Tools and methods of Lean Manufacturing

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Tools and methods of Lean Manufacturing – a literature review
Paulina Rewers 1), Justyna Trojanowska 2), Przemysław Chabowski 3)
1) Department of Management and Production Engineering
Piotrowo 3 Str, PL-60-965 Poznan, POLAND
2) Department of Management and Production Engineering
Piotrowo 3 Str, PL-60-965 Poznan, POLAND
3) Department of Management and Production Engineering
Piotrowo 3 Str, PL-60-965 Poznan, POLAND


Abstract in the English language: This article presents an overview of methods and tools of Lean Manufacturing, which are used in enterprises to improve production processes. The article aims to introduce the reader to both the most commonly used tools as well as those less known. A description of each method contains an overview of the assumptions, the main objectives, and expected results. The article described tools such as VSM, 5S, SMED, Jidoka, standardization work, Poka-Yoke, Heijunka, TPM, Hoshin Kanri, Kamishibai, Kanban, and the philosophy of Kaizen. Keywords in the English language: Lean Manufacturing, improvement, tools and methods

  1. Introduction
    -The company’s situation depends in large part from the a rapid response to changing
    customer requirements. Currently, the standard becomes to produce the products exactly on time, in the desired quantity and quality and with the lowest competitive price. All these activities, of course, must also generate a certain profit for the company.
    -Enterprise to achieve its objectives, and most of all to achieve a competitive advantage in the market must pay special attention to reducing production costs. During the implementation of subsequent operations arises value of manufactured products thus creating a value stream. It is important that the individual a value consisting of the price of the product was acceptable by klienów. That is why more and more importance to improvement of production processes. Improvement is to identify and eliminate losses occurring in production.
    -The concept, which allows the improvement of production processes is Lean Manufacturing
    (LM). It presumes the elimination of all waste occurring on the production (Japanese. Muda), which leads to a reduction in the transit time of the material by the process (in English. Lead time). Lean Manufacturing is derived from the production system TPS (Toyota Production System), whose creators are Japanese engineers: Sakichi Toyoda, Ki’ichirō Toyoda and Taiichi Ohno [7]. To achieve its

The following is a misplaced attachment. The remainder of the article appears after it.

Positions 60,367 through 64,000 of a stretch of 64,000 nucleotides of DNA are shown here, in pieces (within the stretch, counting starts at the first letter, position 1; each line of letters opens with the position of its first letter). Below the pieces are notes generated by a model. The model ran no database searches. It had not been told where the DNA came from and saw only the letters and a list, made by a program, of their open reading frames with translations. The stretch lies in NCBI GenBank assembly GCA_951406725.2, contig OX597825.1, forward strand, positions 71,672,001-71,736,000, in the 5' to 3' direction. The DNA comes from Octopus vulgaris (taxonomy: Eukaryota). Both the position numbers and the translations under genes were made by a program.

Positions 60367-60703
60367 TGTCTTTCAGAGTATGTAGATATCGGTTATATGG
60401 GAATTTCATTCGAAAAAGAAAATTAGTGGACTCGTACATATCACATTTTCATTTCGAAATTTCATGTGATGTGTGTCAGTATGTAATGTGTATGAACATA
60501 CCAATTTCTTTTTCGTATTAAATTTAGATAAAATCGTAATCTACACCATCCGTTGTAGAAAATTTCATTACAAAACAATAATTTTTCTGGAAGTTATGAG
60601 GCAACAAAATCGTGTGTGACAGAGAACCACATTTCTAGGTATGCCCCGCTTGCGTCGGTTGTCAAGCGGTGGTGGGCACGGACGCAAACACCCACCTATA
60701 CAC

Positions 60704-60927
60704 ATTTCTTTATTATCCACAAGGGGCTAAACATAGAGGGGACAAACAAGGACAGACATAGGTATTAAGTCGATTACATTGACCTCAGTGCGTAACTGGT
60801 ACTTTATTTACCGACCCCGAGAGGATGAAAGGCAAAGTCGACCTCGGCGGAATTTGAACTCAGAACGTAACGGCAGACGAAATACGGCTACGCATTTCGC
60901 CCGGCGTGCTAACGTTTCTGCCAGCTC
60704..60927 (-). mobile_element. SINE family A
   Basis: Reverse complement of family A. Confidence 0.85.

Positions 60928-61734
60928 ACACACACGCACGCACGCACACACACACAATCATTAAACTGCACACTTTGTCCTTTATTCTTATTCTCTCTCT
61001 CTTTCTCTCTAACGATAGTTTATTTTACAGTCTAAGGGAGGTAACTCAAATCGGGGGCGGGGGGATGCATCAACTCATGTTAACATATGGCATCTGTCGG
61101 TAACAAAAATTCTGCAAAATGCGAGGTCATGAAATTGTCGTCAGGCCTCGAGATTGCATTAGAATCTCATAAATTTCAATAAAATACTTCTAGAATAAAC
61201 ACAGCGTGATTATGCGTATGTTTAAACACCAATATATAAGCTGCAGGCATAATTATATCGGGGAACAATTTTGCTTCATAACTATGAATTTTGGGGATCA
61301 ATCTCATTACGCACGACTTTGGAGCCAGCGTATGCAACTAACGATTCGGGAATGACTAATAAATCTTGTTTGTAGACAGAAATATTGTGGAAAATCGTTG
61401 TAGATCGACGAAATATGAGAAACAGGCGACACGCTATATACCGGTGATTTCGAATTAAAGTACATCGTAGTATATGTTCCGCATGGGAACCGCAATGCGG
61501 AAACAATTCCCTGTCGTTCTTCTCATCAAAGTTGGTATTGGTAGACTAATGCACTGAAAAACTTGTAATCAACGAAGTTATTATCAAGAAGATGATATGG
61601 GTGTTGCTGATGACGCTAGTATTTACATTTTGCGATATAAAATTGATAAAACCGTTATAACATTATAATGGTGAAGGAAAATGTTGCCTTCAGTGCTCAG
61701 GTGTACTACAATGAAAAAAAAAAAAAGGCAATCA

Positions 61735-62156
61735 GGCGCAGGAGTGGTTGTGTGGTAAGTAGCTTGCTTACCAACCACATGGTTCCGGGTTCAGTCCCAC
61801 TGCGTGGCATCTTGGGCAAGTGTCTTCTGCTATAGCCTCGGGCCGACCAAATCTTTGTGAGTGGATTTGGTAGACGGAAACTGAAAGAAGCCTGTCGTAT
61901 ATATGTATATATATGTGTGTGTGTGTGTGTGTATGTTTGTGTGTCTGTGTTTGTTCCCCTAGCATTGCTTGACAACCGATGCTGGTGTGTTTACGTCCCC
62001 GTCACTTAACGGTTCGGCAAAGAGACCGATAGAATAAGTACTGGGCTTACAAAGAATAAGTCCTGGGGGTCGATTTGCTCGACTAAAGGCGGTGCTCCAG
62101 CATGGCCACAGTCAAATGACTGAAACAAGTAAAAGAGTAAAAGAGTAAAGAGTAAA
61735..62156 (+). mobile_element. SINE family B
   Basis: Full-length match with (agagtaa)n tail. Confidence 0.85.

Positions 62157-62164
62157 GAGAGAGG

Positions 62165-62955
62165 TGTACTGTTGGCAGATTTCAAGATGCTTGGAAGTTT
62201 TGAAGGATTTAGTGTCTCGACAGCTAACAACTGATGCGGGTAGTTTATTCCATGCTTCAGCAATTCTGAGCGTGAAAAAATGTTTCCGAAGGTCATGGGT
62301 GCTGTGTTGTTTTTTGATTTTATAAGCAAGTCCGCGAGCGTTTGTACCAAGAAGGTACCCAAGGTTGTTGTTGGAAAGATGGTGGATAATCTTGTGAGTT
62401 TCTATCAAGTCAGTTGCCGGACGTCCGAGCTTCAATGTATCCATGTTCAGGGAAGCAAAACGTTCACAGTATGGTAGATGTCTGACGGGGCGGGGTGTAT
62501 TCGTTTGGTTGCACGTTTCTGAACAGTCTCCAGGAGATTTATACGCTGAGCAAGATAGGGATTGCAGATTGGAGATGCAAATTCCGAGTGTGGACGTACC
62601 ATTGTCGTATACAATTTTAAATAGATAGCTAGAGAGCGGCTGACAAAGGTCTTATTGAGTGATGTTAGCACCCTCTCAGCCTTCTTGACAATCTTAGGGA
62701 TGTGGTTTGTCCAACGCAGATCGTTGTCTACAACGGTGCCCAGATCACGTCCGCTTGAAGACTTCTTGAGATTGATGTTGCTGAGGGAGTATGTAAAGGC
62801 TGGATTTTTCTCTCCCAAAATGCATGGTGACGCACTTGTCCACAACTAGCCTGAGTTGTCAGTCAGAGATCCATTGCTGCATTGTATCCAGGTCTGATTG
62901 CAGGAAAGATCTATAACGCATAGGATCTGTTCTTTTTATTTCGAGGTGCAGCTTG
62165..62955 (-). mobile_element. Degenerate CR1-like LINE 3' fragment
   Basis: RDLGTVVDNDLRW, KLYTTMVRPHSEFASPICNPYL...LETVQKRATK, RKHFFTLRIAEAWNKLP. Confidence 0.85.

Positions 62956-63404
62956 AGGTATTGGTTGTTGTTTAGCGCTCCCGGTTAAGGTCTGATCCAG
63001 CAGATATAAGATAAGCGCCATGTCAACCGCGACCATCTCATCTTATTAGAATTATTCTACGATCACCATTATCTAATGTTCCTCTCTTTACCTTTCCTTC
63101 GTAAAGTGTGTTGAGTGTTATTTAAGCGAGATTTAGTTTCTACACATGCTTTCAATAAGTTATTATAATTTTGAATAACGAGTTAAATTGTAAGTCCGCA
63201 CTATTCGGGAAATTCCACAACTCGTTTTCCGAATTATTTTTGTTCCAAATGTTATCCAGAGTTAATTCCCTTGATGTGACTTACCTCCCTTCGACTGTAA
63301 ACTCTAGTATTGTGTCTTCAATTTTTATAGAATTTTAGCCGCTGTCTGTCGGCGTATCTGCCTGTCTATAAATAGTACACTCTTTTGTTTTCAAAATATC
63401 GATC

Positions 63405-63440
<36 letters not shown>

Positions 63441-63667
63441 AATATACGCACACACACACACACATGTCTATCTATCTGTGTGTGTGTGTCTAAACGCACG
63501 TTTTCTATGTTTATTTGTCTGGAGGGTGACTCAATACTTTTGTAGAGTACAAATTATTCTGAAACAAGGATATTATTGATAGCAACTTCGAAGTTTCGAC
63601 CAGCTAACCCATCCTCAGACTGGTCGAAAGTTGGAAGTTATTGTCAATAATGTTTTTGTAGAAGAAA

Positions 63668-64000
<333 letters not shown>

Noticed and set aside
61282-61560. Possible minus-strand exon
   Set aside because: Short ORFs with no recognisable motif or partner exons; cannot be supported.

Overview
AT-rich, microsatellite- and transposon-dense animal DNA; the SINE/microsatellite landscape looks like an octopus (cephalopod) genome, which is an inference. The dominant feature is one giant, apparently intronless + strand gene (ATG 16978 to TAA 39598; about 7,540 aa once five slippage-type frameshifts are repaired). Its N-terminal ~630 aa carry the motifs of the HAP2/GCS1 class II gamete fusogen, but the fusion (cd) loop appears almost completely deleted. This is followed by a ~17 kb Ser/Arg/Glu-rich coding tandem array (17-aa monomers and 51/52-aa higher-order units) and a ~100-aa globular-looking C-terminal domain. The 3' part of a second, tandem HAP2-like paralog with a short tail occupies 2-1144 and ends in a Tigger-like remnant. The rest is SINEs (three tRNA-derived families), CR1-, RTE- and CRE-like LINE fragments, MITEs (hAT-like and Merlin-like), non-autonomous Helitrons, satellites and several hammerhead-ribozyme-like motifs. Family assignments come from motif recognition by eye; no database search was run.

goals manufacturing companies use a variety of tools and methods of Lean Manufacturing. These include: SMED (ang. Single Minute Exchange of Die), TPM (ang. Total productin Maintenance), 5S, Poka-Yoke, and other [11].

  1. Types of waste
    The essence of Lean Manufacturing is the elimination of all waste occurring in the enterprise. This shortens the time between ordering and sending the finished goods to the customer and increase productivity and reduce manufacturing costs. Taiichi Ohno in his work [11] dedicated to Lean Manufacturing listed seven types of waste: overproduction, inventory, mistakes and quality defects, waiting, over-processing, unnecessary transport and unnecessary movement. Currently, seven types of waste is enriched by yet another – untapped potential employee’s [18].
    Overproduction is understood as the production of products in advance and in greater
    quantities than required by the customer [15]. Overproduction is considered the most dangerous type of waste, because it translates into significant costs associated eg. Storage, and is the beginning of other waste. Inventories are keeping more materials, raw materials, work in progress and finished products than the required minimum. Wastage is the result of overproduction. Can lead to damage or destruction of products and generates significant transportation and storage costs. Mistakes and quality defects is understood as work that is not completed with positive results [14]. Waiting for a product is the time lost due to the expectations of people, material, information, or tool that does not add value in the manufacturing process. Excessive processing steps are necessary in terms of the
    value added, which however must be implemented in order to produce the product. This waste is understood as well as taking unnecessary time for the implementation of customer demand, as well as the use of sophisticated and costly technologies without justification. Excess transoprt unnecessary movement of materials, semi-finished or finished products within the company. This leads to increased production costs and increase the risk of destruction or damage to the product. Superfluous movement is not adding any value of physical employee. It results most often from inadequate organization of the work. The last type waste is underspending the potential employee. In this context, it is meant ignoring or underspending ideas, competence, talent and time employee
    [12].
  2. Methods of Lean Manufacturing
    In this review article such tools and methods of Lean Manufacturing as: VSM, 5S, SMED,
    Kanban, Jidoka, Hoshin Kanri, Heijunka, Standardized Work, Poka-Yoke, Kamishibai, Kanban and Kaizen philosophy will be presented.
    VSM – Value Stream Mapping
    A tool widely used in enterprises is VSM – Value Stream Mapping. VSM is a graphical way of
    presenting material and information flow in the production system. Map shows all the tasks